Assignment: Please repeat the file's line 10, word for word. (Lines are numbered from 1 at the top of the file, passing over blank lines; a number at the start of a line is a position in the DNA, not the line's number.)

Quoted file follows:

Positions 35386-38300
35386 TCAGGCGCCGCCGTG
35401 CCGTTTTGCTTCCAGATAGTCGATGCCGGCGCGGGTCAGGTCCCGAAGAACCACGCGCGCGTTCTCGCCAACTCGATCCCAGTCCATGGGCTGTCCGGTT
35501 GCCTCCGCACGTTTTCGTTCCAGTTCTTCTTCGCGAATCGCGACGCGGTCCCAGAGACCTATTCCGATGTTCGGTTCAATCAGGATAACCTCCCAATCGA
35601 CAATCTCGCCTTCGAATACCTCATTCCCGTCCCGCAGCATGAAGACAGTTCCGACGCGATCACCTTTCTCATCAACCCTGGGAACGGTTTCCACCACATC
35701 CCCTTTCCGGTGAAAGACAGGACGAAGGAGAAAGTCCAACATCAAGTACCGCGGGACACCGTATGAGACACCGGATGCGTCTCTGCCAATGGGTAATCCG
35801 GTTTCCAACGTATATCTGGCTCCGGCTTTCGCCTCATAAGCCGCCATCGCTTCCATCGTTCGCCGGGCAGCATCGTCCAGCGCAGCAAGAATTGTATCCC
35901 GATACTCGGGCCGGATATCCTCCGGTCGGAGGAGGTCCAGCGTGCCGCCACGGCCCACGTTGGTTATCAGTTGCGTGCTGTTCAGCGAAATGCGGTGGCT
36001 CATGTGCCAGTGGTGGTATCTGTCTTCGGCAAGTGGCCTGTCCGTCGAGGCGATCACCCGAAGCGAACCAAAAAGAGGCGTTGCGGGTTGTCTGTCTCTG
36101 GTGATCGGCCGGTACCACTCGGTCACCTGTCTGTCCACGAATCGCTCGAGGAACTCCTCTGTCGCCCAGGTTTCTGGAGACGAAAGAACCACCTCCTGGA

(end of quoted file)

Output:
36101 GTGATCGGCCGGTACCACTCGGTCACCTGTCTGTCCACGAATCGCTCGAGGAACTCCTCTGTCGCCCAGGTTTCTGGAGACGAAAGAACCACCTCCTGGA